• Introduction

    These instructions will help you complete the Trust tax return 2010 (NAT 0660). They are not a guide to income tax law. You may need to refer to other publications.

    When we refer to 'you' or 'your business' in these instructions, we are referring either to you as the trust that conducts a business or to you as the tax agent or trustee responsible for completing the tax return.

    These instructions contain abbreviations for names or technical terms. Each term is spelt out in full the first time it is used and there is a list of abbreviations.

    What's new?

    Attention

    Warning:

    This information may not apply to the current year. Check the content carefully to ensure it is applicable to your circumstances.

    End of attention

    Impact of the Bamford decision

    The High Court recently handed down its decision in the matters of Commissioner of Taxation v P & D Bamford Enterpises Pty Ltd; Philip and Davina Bamford v Commissioner of Taxation [2010] HCA 10 (Bamford).

    The decision settled some basic aspects of the law relating to the taxation of trust income long in contention. Broadly, following Bamford, it is clear that:

    • 'Income of the trust estate' takes its meaning from trust law such that if a trust deed, or a trustee acting in accordance with a trust deed, treats the whole or part of a receipt as income it will thereby constitute 'income of the trust estate' notwithstanding that it might otherwise have been received as capital.
    • The amount of 'income of the trust estate' to which a beneficiary is presently entitled is ascertained and converted into a percentage of the total 'income of the trust estate' that could have been distributed once the trustee's outgoings were taken into account. The beneficiary is assessed on that same percentage of the whole of the trust's taxable income. This is referred to as the proportionate approach.

    The Bamford decision applies to all trusts other than superannuation funds and trusts taxed as companies.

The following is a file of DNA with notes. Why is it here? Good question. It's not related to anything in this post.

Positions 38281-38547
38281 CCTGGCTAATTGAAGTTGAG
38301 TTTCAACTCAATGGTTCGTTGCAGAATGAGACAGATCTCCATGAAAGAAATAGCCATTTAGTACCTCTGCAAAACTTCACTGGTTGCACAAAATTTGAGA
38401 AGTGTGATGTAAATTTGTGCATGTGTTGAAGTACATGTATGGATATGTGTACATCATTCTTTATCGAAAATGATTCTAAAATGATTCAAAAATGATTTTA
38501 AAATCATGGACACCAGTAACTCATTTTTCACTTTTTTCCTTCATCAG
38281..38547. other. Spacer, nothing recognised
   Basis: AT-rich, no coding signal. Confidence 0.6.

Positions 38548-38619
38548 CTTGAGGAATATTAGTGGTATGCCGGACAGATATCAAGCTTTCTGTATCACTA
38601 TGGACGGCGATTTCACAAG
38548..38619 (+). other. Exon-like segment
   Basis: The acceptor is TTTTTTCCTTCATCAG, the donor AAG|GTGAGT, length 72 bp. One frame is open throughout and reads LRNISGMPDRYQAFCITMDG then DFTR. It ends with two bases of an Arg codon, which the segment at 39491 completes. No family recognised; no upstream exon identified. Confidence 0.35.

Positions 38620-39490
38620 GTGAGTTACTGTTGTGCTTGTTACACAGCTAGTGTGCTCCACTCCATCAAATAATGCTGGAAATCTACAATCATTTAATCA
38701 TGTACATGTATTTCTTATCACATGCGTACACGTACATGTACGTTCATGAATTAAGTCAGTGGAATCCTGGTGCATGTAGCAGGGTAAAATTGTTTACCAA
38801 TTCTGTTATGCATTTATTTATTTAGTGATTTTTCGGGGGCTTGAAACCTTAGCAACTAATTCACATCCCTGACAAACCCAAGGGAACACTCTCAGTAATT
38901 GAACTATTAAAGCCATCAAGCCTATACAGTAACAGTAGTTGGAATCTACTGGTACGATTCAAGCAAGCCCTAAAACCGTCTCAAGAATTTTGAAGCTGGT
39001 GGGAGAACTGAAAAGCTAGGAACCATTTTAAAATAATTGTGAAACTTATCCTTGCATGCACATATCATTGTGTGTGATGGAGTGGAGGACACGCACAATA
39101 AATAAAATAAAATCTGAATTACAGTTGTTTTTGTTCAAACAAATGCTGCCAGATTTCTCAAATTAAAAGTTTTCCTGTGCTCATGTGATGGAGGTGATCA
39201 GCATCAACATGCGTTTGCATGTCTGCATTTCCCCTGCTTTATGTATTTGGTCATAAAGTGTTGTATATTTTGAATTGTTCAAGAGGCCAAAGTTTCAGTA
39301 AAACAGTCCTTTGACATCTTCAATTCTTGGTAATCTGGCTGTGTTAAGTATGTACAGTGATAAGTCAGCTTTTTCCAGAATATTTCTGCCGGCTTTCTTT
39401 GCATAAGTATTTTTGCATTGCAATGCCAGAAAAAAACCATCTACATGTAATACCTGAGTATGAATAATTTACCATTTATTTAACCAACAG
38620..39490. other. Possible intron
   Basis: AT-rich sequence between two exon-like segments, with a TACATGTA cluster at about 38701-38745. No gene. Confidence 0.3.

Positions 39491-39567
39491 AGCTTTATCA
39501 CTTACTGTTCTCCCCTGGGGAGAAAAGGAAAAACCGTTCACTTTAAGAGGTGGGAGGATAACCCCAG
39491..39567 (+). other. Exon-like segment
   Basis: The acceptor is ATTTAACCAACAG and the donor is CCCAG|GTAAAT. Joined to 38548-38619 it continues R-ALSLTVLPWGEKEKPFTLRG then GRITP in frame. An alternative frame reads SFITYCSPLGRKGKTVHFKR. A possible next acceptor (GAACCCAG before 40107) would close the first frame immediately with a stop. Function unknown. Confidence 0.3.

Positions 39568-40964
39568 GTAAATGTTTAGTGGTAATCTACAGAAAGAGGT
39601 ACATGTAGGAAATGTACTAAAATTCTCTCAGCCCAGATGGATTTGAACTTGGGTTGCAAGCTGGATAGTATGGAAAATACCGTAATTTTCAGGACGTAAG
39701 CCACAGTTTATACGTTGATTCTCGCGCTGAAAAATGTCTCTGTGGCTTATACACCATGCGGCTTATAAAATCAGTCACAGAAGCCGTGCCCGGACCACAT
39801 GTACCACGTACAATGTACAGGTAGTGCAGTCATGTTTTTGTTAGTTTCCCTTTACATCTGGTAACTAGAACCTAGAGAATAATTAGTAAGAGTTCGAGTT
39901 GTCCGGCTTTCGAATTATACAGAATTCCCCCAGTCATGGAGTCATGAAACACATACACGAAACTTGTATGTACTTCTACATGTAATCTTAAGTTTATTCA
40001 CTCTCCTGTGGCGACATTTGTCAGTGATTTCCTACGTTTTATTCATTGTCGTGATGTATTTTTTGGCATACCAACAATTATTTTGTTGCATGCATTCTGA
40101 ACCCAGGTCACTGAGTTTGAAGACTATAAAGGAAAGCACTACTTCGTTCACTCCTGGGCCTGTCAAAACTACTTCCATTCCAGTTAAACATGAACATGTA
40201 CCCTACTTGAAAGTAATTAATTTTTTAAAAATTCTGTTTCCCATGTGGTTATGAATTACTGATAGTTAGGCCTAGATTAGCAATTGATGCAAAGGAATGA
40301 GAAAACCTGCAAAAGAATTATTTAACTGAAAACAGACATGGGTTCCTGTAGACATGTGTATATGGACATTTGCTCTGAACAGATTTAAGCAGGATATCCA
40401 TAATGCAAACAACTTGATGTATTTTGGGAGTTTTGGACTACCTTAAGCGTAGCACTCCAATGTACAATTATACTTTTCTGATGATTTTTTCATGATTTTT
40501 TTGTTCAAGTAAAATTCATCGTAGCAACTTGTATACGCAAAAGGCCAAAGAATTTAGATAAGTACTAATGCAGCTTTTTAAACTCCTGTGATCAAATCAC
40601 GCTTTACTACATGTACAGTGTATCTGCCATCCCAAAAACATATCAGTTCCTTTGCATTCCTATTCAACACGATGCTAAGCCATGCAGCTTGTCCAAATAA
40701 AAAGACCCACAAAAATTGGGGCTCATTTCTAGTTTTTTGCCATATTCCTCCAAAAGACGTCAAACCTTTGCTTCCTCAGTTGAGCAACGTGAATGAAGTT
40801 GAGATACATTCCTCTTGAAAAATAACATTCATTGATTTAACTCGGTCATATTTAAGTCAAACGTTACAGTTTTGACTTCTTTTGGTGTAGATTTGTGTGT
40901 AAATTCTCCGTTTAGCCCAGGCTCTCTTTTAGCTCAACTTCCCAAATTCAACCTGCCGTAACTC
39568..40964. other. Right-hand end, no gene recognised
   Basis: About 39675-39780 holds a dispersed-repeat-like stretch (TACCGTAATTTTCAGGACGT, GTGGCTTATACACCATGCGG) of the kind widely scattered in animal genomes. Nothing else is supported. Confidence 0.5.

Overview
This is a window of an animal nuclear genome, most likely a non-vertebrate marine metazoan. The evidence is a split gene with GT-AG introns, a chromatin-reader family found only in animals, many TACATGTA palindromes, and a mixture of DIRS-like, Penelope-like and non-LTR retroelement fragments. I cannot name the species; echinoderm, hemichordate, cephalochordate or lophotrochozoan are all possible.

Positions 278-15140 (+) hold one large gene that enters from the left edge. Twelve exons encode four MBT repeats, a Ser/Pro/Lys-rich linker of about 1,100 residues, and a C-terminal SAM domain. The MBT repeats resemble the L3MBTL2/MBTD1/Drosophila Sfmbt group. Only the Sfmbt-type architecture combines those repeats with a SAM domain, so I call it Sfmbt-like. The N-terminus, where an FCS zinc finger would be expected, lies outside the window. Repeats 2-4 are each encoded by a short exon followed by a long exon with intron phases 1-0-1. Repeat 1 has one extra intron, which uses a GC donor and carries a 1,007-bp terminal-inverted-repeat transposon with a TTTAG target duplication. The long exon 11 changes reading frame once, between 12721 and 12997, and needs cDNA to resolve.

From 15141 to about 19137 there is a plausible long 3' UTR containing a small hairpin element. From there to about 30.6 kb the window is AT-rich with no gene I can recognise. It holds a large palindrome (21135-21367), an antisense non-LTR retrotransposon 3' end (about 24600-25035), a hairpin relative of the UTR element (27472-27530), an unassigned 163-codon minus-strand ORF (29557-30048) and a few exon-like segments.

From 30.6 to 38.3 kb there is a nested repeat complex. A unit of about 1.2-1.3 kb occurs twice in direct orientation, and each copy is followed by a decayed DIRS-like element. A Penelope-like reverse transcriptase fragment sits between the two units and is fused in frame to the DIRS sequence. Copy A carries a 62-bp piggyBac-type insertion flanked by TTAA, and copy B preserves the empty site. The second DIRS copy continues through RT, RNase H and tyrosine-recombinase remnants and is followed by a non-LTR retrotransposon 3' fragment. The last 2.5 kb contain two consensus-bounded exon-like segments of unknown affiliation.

Immediate impact on existing rulings and practices

    Notwithstanding the Bamford decision having an immediate impact, existing rulings and practices will continue to apply to the current income year of 2009-10 (in recognition of the fact that trustees and others may have relied upon them in arranging their affairs). However, they will not apply in respect of the 2010-11 and later income years.

    The Commissioner recently released a Decision Impact Statement which further outlines the implications of the Bamford decision. See Decision impact statement - Commissioner of Taxation v. Phillip Bamford & Ors; Phillip Bamford & Anor v Commissioner of Taxation.

    Non-commercial loans

    Tax Laws Amendment (2010 Measures No.2) Bill was introduced into Parliament recently. The non-commercial loan rules prevent private companies from making tax free distributions of profits to shareholders or their associates. These rules also apply where a private company has an unpaid present entitlement from a trust and the trust makes a loan or certain payments to, or forgives the debt of, a shareholder (or their associate) of the private company. In this case, the payments, loans and forgiven debts are treated as dividends.

    The changes reduce the scope for private companies to allow company assets to be used for free or at less than their arms length value without paying tax. A range of other amendments will be made to strengthen the non-commercial loan rules.

    If enacted, these changes will apply from 1 July 2009. At the time of preparing these instructions, the changes had not become law.

    Further Information

    See New legislation for more information on the progress of the Bill.

    End of further information

    Extending tax file number (TFN) withholding to closely-held trusts

    TFN withholding arrangements have been extended to most closely held trusts, including family trusts, to ensure that beneficiaries of these trusts include their share of the net income of the trust in their tax returns.

    From the first income year starting on or after 1 July 2010, beneficiaries may provide their TFN to the trustee of the trust prior to receiving a distribution or becoming presently entitled to income of the trust. Where a beneficiary has provided their TFN, the trustee is required to report the TFN and other details to the ATO.